“Grief, I’ve learned, is really just love. It’s all the love you want to give, but cannot. All that unspent love gathers up in the corners of your eyes, the lump in your throat, and in that hollow part of your chest. Grief is just love with no place to go.”
Losing someone feels colossal and heavy. The elephant in the room. But elephants also represent endurance, strength, wisdom and the power of family. Pennerman lost her Auntie Terri last May. The mural is inspired by Terri’s favorite animal, the elephant, and all the complexity of their symbolism. The artist’s hope is for this mural to brighten people’s spirits as they walk, just like Auntie Terri brightened so many people’s lives. It’s a reminder to cherish your loved one’s memories, because it’ll give you strength to keep going. Their love and wisdom will forever be with us.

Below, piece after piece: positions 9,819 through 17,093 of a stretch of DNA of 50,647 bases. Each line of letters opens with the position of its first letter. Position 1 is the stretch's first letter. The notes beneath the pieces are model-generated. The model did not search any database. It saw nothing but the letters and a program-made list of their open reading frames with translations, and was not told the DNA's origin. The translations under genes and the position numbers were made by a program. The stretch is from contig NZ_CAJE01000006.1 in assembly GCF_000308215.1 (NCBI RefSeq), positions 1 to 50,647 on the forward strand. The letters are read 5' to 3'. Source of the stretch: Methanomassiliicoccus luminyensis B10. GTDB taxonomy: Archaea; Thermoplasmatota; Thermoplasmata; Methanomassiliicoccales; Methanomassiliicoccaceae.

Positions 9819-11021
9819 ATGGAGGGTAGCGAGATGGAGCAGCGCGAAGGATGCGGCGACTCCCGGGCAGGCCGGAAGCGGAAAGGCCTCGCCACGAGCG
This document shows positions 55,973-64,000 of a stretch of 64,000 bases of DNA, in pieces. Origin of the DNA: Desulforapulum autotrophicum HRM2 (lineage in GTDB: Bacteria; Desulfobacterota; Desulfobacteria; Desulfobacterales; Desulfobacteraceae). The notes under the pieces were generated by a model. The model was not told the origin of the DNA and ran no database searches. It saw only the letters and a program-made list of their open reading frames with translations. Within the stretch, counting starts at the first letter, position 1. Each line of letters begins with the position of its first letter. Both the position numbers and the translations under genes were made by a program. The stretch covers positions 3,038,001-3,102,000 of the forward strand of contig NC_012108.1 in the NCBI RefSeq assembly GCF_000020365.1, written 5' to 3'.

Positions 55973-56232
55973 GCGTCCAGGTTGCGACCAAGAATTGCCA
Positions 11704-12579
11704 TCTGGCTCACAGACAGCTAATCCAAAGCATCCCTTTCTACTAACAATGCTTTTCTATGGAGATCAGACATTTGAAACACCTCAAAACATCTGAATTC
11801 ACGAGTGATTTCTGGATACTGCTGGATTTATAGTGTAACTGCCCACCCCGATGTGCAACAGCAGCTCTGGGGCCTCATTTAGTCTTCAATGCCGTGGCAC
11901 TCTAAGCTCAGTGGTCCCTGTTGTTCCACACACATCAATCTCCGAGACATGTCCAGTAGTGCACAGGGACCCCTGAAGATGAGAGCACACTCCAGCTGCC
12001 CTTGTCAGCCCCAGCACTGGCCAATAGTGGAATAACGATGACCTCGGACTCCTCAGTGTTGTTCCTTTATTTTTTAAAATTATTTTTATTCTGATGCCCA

Aysha Pennerman’s art is an ongoing exploration of how she can be a light in the world through her creativity, turning what’s ordinary or overlooked into a colorful and culturally relevant source of pride. As a military kid, she was born in Germany and vacationed in places like London and Paris. She and her family moved from Europe to Texas, New Jersey, back to Germany, then settled in Savannah, Georgia—a city full of history, culture, and natural aesthetics. These early traveling experiences gifted Aysha with an open mind, a deep respect for different cultures, and an eye for natural beauty. The Atlanta-based artist has been exploring the arts since childhood: sketching cartoon characters while her mom did her hair, drawing and coloring flowers with her grandmother, and watching her aunt make black dolls out of wood, buttons, and fabrics. Art was all around her growing up, despite the multiple moves. While in college, Aysha served as the design editor for Georgia State University’s newspaper. She also designed books and other graphics for the APEX Museum, where she was introduced to black history that textbooks disregarded. Shortly after, she assisted Chloe x Halle with design projects for their competition in Radio Disney’s Next Big Thing, and they won. After graduating with a B.A. in Fine Arts and working in the corporate world, she realized her calling to impact through her art. Aysha took a leap of faith and transitioned to full-time freelancing as an artist. Combining more than 10 years as a graphic design artist with her paintings on murals and canvases, Aysha’s current work explores silhouettes or multi-toned monochromatic faces with acrylic paint in combination of textures and patterns created with thick acrylic mediums. She uses typography, color symbolisms, or figures to portray inspiring messages. From back when she rebranded The Signal into a first-place, award-winning college newspaper to her present-day public and commissioned artwork, Aysha has a long history of creating pieces that make people proud of who they are and where they’re from. To further her goal of offering light and hope, Aysha launched Impactful Brush, a nonprofit organization with a mission to help beautify communities in need through community-based murals that reflect the community’s voice. Involving the youth and community in the process providing art accessibility and an opportunity to learn how community service can be accomplished creatively and meaningfully.